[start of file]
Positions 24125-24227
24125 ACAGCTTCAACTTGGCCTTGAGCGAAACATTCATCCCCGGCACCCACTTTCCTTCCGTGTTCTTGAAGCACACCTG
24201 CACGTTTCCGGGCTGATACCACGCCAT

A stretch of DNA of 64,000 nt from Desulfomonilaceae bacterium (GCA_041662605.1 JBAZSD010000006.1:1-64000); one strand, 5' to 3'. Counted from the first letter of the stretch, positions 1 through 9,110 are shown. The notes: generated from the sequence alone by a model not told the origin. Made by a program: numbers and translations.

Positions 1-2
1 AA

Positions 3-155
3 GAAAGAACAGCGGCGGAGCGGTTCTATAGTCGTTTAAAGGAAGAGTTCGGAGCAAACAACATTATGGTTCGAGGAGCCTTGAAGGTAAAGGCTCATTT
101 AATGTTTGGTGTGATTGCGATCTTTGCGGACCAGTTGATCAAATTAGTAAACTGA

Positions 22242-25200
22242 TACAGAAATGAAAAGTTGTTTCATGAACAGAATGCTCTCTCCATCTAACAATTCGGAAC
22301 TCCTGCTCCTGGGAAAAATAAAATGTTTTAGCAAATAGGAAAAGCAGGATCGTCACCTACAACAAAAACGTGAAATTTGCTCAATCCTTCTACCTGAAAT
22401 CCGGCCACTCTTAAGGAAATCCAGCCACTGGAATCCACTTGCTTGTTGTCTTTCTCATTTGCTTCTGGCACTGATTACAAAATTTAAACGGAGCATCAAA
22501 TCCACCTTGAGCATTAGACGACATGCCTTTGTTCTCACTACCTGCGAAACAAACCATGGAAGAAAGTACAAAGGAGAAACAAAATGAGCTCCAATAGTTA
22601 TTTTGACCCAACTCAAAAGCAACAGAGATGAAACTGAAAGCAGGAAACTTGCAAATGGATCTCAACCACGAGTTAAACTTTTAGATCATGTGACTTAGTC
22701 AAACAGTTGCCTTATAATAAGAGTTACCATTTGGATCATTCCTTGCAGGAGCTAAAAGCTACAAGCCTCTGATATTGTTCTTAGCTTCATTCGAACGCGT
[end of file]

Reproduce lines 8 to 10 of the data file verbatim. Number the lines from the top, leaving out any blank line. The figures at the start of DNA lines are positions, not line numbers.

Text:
3 GAAAGAACAGCGGCGGAGCGGTTCTATAGTCGTTTAAAGGAAGAGTTCGGAGCAAACAACATTATGGTTCGAGGAGCCTTGAAGGTAAAGGCTCATTT
101 AATGTTTGGTGTGATTGCGATCTTTGCGGACCAGTTGATCAAATTAGTAAACTGA

Positions 22242-25200